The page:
Dr Christie Ballantyne leads a discussion on how the management of patients with ASCVD and hypercholesterolemia has changed over the years.
Yehuda Handelsman, MD: Let’s discuss managing patients, and see how our management has evolved and changed over the years. Let’s start with you, Christie, because you mentioned your times as an intern.
Christie Ballantyne, MD: The reason I ended up going into preventive cardiology was because I was frustrated, working at Parkland Hospital, in Dallas, Texas, and seeing people come in who had diabetes, hyperlipidemia, hypertension, and they’d have a stroke, infarct, lose a toe, then a foot, and then go blind. I thought, we’ve got to do something better than just treating the symptoms, palliation. High cholesterol was 300 mg/dL, and high blood pressure was your age plus 100 systolic, so if you were 75 years old, it was 175. High glucose, if it was over 300 mg/dL, and had polyuria, polydipsia, or polyphagia, that was poor control. It’s dramatically changed, the concept of what we can do in prevention. I emphasize what we can do, not necessarily what we are doing, as those are different things, but particularly for lipids and cholesterol, it’s unbelievable what we have the ability to do now.
Erin D. Michos, MD, MHS: We have new tools in the tool kit. For lipids, it used to just be statins. Now we have all these other agents, esketamine, PCSK9 inhibitors, inclisiran, bempedoic acid, and more tools than we ever did before. It gives more flexible options for patients who have been intolerant to statins, although most patients can tolerate statins on a rechallenge. We have more therapies, but we’re underutilizing them, and we’re not using combination therapy up front. We have other prevention agents that are outside of the lipid field, with SGLT2 inhibitors and GLP-1 receptor agonists that I consider as prevention agents. Now we’re moving beyond just patients with type 2 diabetes; we know that SGLT2 inhibitors can be used as treatment for patients with heart failure and kidney disease. We are in a new era, it’s an exciting time to be a preventive cardiologist.
Yehuda Handelsman, MD: In your practice, Matt, have you seen a change in how you approach your patients?
Matthew J. Budoff, MD: To Erin’s point, a lot more upfront, dual therapy, more than just saying, “OK, you’re on a high potency statin, that’s enough,” and walking away from an LDL [low-density lipoprotein] that might be too high. Now we have, as she said, all these great tools in the tool chest, and I’m starting to get more people on therapy earlier, hopefully avoiding a lot of these complications that Christie discussed.
Yehuda Handelsman, MD: We are in a time right now where there is a paradigm shift in the management. We used to do just traditional cardiovascular risk control, the lipids, blood pressure, glucose, and now we’re getting more combination therapy, which we are seeing in blood pressure and glucose, and now we start seeing it also in lipids. We’re getting into an era in which we prevent the next event, we give the SGLT2, GLP-1, PCSK9, and we prevent the next event. We must do a short-term, immediate, let’s prevent the next event, and then continue the long-term risk control, because otherwise, we are going to lose what we do right now. But it’s a very exciting era. Paul.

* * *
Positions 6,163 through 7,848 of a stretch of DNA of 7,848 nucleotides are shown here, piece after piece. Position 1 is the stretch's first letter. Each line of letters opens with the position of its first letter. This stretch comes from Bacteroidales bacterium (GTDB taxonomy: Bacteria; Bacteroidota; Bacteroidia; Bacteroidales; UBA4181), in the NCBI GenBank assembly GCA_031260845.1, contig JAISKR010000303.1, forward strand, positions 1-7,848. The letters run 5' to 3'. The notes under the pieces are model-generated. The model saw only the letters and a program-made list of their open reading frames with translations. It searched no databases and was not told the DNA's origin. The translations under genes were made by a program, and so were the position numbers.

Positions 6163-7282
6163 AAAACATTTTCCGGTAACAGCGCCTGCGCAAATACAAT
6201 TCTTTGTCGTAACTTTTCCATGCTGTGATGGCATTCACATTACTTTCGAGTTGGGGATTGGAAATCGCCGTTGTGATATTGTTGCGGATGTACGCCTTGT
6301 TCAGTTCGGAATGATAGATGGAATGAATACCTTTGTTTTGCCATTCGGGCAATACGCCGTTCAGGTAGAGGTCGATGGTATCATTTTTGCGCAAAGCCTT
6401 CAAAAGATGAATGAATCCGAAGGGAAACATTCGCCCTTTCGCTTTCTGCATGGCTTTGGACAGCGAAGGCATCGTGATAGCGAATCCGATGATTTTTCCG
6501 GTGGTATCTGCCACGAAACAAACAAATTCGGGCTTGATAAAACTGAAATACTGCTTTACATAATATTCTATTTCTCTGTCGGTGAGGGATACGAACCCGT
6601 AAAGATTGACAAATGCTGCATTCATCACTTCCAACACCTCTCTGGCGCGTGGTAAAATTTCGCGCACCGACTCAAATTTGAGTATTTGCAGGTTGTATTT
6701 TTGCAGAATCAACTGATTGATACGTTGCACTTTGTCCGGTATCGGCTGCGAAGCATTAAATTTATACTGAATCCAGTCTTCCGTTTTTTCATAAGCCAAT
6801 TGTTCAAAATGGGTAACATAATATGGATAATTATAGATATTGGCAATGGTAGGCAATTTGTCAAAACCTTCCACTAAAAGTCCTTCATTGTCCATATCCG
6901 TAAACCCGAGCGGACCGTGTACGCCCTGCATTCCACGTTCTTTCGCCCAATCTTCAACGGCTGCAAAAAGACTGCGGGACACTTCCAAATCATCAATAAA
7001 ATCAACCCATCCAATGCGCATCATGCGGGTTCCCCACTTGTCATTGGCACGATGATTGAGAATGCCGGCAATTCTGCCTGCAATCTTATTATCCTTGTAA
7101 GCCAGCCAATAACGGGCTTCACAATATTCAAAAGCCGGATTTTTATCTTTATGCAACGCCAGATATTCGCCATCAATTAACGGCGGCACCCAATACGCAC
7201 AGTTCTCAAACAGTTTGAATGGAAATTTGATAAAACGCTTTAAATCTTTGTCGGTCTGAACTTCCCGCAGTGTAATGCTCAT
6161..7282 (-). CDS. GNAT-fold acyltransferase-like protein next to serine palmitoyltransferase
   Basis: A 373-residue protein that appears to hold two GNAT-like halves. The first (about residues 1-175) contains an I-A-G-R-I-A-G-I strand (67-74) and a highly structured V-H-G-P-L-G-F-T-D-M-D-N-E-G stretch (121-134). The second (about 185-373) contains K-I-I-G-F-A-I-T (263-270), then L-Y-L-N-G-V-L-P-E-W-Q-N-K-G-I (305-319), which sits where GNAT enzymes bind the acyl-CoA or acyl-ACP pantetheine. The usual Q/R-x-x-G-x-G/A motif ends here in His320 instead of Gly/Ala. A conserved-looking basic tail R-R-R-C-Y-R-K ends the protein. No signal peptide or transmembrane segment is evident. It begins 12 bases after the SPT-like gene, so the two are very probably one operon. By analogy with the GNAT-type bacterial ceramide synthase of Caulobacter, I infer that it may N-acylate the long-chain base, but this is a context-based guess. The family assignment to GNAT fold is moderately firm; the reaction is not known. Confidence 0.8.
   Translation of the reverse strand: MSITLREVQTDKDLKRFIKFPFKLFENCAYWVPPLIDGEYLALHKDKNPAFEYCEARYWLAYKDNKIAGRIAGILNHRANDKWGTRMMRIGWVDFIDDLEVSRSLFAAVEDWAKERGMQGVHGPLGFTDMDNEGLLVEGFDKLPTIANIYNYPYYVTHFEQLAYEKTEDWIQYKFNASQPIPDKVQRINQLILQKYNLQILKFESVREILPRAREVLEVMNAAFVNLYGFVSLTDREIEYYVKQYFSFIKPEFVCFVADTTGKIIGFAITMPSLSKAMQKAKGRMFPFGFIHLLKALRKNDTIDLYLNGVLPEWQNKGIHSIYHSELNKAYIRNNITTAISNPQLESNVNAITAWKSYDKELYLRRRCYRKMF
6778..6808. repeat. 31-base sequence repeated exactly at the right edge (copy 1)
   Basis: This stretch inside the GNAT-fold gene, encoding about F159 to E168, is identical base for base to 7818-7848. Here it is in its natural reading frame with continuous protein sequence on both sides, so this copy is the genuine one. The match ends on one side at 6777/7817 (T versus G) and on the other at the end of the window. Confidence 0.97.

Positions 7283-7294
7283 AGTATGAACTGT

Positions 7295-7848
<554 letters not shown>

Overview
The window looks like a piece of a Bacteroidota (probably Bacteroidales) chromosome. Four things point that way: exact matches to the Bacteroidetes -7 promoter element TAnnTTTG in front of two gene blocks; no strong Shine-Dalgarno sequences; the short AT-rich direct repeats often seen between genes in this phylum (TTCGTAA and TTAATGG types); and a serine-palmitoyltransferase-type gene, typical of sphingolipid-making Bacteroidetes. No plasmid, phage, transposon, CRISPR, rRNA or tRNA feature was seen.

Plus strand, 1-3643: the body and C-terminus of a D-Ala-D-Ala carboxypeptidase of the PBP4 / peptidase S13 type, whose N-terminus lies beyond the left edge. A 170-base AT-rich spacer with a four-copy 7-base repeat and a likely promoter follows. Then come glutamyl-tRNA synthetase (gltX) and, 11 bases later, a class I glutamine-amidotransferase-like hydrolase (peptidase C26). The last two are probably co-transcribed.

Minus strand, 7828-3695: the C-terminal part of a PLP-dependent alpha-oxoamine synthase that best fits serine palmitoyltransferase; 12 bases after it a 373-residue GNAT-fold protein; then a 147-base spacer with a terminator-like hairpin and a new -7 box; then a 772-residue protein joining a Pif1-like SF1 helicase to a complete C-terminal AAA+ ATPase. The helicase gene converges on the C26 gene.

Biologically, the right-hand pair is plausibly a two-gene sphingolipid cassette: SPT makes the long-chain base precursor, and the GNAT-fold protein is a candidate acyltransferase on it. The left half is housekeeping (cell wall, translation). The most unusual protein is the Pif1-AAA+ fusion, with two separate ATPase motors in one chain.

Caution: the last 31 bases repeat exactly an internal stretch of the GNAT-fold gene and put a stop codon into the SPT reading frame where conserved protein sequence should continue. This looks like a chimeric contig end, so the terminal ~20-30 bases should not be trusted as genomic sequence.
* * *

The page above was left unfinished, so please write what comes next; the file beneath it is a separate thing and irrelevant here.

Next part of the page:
Paul S. Jellinger, MD, MACE: The level of LDL gets all the attention as a causative agent for atherosclerosis, and rightfully so, but the other important point is the duration of LDL elevation, lifetime exposure. You can have an LDL of 120 and 130 mg/dL, but for an entire lifetime that may be pathogenic, while an LDL of 180 mg/dL for a short period may be less so. Starting early is a key. We talked about when do we start, and duration of LDL exposure is critical and often overlooked. I don’t think we start patients early enough on LDL-lowering therapy. And the introduction of the statins is marvelous. I don’t think a class of drugs has done more to save lives than statins has in the last number of years, but it also allowed us to do clinical trials that brought LDL down to levels we couldn’t do before, and to show that the lower the LDL, the better.
Yehuda Handelsman, MD: It’s very interesting. Christie, I’ll remind you, about 8 years ago, we were involved in a lower LDL project with the ACC [American College of Cardiology]. I had a question about patients with HeFH, heterozygous familial hypercholesterolemia, was it something genetic that would predispose them to heart disease, or is it the exposure to LDL? The answer you and others gave was it is exposure to LDL. My question was, HeFH, let’s say with an LDL of 190 or 200 mg/dL. What if you have LDL of 170 mg/dL? Are you not exposed to that, just another 5 years later, what do you think?
Christie Ballantyne, MD: If you go back to the concept of the integral, the area under the curve [AUC], I think it is important. But I like to explain to patients that it’s multiplicative with other risk factors. You have the AUC of the cholesterol, but also, what’s the blood pressure during that exposure period? Did they smoke cigarettes, other genetic factors from the family, obesity, diabetes? They might have an LDL of 160 md/dL, but they have 4 other problems. Two to the fourth, that’s a lot different than 4 times, 1 times 1 times 1. That’s the whole patient approach, which is critical right now. If you’re going to be effective, you must start early, but you must treat everything.
Yehuda Handelsman, MD: Because LDL is not the same for everybody, it’s not created equal. The higher the risk of the patient, the more damage your LDL will do, and therefore you can bring things down.
Paul S. Jellinger, MD, MACE: I like to call that global risk, I think that’s the best term, and we need to look at everything.
Transcript Edited for Clarity